Joel Eissenberg, Ph.D.
Professor and Associate Dean for Research
Mechanisms of gene activation and gene silencing as well as aspects of transcriptional regulation using Drosophila as a model system.
Office: DRC, Room 421
Phone: (314) 977-9235
Ph.D., 1982, University of North Carolina, Chapel Hill
Research in my lab concerns four aspects of transcriptional regulation: histone biotinylation and gene expression; transcriptional activation and chromatin remodeling; RNA polymerase elongation factors and gene regulation; and heterochromatin and gene regulation. We use the fruit fly, Drosophila melanogaster, as a model to study mechanisms of gene activation and gene silencing.
- Direct-to-consumer genomics: harmful or empowering?
Eissenberg JC. Mo Med. (2017) 114:26-32.
- Chromo domain proteins.
Eissenberg JC. In “Chromatin Signaling and Diseases” (2016) Binda O and Fernandez-Zapico ME, eds. (Elsevier), pp. 113-125.
- More than meets the eye: eye color and alcoholism.
Eissenberg JC. Mo Med. (2016) 113:98-103.
- Chapter 9: Medical Epigenetics and Twins.
Eissenberg JC. in "Medical Epigenetics". (2016) Tollefsbol T, ed. (Elsevier), pp. 147-158.
- Tying up loose ends: telomeres, genomic instability and lamins.
Gonzalo S, Eissenberg JC. Curr Op Genet Dev. (2016) 37:109-118.
Mutation in a heterochromatin-specific chromosomal protein is associated with suppression of position-effect variegation in Drosophila melanogaster.
Joel C. Eissenberg, Tharappel C. James, Dawn M. Foster-Hartnett, Thomas Hartnett, Vivian Ngan, and Sarah C.R. Elgin.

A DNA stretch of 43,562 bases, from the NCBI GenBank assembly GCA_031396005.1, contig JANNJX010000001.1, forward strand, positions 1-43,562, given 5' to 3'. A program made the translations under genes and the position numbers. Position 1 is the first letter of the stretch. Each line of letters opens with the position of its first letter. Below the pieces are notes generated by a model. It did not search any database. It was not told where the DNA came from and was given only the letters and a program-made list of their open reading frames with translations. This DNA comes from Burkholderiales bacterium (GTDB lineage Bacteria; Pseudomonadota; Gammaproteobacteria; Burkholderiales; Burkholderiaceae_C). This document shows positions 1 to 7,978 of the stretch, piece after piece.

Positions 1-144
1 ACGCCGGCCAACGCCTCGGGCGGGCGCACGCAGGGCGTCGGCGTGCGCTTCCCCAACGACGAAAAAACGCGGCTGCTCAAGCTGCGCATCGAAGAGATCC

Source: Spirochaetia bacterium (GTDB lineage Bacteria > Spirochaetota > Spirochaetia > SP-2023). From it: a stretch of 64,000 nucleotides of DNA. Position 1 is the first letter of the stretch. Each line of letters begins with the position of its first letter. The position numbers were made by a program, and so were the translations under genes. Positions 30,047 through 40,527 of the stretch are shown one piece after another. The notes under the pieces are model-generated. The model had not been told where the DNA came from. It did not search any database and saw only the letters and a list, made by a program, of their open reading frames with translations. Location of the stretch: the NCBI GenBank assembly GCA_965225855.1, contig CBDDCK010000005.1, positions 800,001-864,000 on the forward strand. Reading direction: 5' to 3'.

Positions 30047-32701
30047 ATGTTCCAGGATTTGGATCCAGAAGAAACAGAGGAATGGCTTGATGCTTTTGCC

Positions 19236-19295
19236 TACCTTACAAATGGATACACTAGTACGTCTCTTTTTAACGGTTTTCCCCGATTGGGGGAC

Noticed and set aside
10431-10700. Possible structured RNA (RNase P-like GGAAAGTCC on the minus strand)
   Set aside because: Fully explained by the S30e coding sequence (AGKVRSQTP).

Proc. Natl. Acad. Sci. USA. 87(24):9923-9927, 1990 (PMID 2124708).
This paper provided the first link between Heterochromatin Protein 1 (HP1) and gene silencing by heterochromatic position-effect gene silencing. The HP1 protein family is conserved from yeast to humans. This paper was a landmark in our understanding of how distinct forms of chromatin are organized in eukaryotes. It currently has 406 citations on Web of Science.
Genomic map of the HP-1 gene showing the relative annealing positions of synthetic oligonucleotides used in these studies.
Heterochromatin protein 1 is required for the normal expression of two heterochromatin genes in Drosophila.
Brett Y. Lu, Peter C.R. Emtage, Brenda J. Duyf, Arthur J. Hilliker, and Joel C. Eissenberg.
Genetics. 155(2):699-708, 2000 (PMID 10835392
This paper was the first to show that HP1, a protein previously associated with silencing of euchromatic genes by heterochromatin, is required for the normal expression of genes in heterochromatin. This research provided the genetic foundation for the current model that HP1 family proteins are chromatin organizing proteins, not silencing proteins. It currently has 114 citations on Web of Science.
Loss of heterochromatic silencing of a euchromatic gene in Su(var)2-5 mutant larvae.
dELL, an essential RNA polymerase II elongation factor with a general role in development.
Joel C. Eissenberg, Jiyan Ma, Mark A. Gerber, Alan Christensen, James A. Kennison, and Ali Shilatifard.
Proc. Natl. Acad. Sci. USA. 99(15):9894-9899, 2002. (12096188
This paper was the first to describe the genetics of the RNA Polymerase II elongation factor, ELL. The ELL protein family is conserved from yeast to humans, and is implicated in leukemia and in HIV latency. It currently has 47 citations on Web of Science.
Models of ELL function in vivo.